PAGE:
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Am J Respir Crit Care Med. 2004 Oct 1;170(7):815-20.

Macromolecular interactions and ion transport in cystic fibrosis.

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  • 1Department of Physiology and Pediatrics, The Johns Hopkins University School of Medicine, Baltimore, Maryland, USA.


Cystic fibrosis (CF) is a genetic disease caused by autosomal recessive mutations of the CF transmembrane regulator, CFTR. CFTR functions in the plasma membrane of epithelial cells lining the lung, pancreas, liver, intestines, sweat duct, and the epididymis. The primary problem in CF is that mutations in CFTR affect its ability to be made, processed, and trafficked to the plasma membrane and/or its function as a Cl(-) channel and conductance regulator. Many proteins and processes normally interact with normal CFTR throughout its life cycle and mutant CFTR during the disease process. Understanding the function of these proteins and processes is expected to provide a clearer understanding of how normal CFTR is involved in salt movement and how mutant CFTR is handled by the cell and leads to the pathophysiology of CF. Recently, efforts to find therapies that correct defective CFTR have been intensifying. To facilitate our understanding of normal and mutant CFTR and the identification of new drug targets for developing novel therapies, a panel of experts was convened by the National Heart, Lung, and Blood Institute to explore the critical questions, challenges, and current opportunities to highlight new areas of research that would facilitate a integrated understanding of the processes and proteins that impact CFTR. The meeting highlighted the multiple pathways and interacting proteins involved in CFTR folding and biosynthesis, processing, and trafficking. A number of critical areas for future study were identified. Although these therapies are promising, a big question remains as to whether simply correcting defective CFTR will lead to significant improvement in patient health or whether the symptoms manifested in CF will require therapies in addition to those that target defective CFTR specifically.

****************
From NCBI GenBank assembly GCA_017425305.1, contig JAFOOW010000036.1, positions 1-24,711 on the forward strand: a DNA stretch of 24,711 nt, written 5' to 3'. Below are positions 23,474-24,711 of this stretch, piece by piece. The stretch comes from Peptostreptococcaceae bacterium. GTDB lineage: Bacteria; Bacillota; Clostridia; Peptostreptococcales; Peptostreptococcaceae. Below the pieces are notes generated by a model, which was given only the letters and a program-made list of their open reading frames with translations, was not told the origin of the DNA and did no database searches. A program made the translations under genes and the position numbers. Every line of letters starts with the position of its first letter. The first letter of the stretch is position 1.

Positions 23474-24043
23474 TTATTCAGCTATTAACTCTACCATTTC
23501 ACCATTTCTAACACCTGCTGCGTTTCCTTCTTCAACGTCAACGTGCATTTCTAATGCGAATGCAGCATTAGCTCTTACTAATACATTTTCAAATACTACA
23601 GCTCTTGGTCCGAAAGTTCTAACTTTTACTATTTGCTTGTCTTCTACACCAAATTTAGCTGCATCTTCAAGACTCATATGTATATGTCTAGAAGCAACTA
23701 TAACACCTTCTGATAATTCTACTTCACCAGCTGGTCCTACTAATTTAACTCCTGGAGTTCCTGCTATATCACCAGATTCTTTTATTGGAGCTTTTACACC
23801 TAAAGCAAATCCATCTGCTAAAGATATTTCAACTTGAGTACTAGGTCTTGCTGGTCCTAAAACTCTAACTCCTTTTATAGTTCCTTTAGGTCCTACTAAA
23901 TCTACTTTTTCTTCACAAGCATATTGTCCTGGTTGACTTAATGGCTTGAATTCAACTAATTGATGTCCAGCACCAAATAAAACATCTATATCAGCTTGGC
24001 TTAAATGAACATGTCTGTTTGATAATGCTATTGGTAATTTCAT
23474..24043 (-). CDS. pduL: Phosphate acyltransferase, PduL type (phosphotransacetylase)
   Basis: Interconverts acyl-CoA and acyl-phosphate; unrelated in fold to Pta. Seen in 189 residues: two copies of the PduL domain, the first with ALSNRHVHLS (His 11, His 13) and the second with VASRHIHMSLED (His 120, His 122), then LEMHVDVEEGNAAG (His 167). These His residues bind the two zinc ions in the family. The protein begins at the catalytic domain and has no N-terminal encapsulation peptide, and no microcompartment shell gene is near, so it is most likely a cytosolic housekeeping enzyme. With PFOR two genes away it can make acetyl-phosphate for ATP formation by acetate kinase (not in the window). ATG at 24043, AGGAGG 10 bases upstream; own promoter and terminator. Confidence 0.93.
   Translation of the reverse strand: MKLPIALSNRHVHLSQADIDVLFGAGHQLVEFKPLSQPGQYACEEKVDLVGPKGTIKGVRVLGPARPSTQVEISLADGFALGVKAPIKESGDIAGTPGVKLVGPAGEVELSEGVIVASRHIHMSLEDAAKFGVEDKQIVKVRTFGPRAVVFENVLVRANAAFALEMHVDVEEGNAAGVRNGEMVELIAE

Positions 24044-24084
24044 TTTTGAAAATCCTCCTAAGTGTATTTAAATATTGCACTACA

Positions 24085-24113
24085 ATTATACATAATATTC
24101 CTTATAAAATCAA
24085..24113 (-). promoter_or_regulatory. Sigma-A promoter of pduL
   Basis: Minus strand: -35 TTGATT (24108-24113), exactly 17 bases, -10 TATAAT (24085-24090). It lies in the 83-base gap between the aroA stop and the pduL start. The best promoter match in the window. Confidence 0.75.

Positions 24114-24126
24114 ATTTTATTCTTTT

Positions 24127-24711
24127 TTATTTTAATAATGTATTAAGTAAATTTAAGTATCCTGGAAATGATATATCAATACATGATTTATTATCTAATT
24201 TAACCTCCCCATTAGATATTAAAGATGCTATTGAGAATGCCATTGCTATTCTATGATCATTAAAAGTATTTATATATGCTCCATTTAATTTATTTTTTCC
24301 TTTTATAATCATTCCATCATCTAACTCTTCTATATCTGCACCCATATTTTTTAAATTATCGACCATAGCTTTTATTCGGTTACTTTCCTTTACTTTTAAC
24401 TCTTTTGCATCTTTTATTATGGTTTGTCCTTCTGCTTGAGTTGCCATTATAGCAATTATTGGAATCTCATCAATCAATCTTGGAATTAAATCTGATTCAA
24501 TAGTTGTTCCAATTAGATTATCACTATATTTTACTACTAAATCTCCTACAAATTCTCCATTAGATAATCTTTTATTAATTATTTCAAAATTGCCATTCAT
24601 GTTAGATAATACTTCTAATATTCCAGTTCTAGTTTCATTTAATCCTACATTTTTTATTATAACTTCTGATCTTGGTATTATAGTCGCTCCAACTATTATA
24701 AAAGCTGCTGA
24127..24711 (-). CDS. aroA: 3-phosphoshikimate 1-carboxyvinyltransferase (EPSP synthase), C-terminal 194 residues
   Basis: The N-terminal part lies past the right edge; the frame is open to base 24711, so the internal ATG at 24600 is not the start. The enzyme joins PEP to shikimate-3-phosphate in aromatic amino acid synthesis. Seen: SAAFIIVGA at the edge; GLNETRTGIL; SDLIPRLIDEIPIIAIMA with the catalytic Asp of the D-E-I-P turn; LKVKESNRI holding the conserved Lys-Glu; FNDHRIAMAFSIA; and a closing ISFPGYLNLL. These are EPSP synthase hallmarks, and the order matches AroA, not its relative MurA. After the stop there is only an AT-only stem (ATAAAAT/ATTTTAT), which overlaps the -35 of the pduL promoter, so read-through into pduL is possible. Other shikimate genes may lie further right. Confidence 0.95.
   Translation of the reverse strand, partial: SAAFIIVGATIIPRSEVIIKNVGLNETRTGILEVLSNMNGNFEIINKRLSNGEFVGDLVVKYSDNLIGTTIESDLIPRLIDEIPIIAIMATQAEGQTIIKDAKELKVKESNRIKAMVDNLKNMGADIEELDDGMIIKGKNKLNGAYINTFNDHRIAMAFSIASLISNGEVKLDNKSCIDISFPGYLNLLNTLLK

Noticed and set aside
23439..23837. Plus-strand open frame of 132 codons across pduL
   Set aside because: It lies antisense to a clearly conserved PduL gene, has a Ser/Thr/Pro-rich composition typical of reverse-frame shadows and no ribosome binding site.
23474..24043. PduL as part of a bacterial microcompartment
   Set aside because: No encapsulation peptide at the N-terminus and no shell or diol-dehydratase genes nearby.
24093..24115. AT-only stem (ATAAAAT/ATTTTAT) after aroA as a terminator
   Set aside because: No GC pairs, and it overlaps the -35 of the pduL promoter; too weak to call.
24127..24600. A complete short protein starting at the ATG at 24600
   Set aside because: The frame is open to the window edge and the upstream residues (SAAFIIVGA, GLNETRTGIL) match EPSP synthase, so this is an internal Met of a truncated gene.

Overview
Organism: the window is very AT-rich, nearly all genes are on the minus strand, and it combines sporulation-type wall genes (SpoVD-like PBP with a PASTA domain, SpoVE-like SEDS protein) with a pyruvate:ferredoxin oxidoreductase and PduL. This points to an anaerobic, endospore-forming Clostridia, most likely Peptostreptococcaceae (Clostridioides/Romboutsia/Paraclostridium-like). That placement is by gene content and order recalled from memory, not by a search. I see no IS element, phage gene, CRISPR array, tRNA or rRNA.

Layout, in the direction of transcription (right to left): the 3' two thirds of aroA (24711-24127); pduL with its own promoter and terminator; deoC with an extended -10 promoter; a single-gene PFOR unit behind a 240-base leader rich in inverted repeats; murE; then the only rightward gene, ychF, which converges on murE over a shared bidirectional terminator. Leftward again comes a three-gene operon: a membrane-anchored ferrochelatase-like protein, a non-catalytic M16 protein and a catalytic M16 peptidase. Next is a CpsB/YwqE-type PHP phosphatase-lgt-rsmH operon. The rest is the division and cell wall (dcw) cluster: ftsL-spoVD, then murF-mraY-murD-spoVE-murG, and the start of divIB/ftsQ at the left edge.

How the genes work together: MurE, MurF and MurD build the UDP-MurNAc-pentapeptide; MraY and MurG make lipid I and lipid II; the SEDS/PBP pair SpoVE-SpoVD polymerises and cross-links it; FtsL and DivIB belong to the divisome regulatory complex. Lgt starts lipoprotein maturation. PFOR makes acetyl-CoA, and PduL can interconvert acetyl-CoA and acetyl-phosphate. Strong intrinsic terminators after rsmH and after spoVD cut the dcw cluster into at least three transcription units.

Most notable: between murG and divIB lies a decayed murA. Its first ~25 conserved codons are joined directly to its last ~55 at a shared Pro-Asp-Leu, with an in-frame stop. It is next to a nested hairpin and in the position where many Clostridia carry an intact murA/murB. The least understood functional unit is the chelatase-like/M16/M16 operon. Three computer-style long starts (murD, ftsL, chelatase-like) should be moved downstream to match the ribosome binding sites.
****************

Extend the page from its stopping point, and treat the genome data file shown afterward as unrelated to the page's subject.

[PubMed - indexed for MEDLINE]
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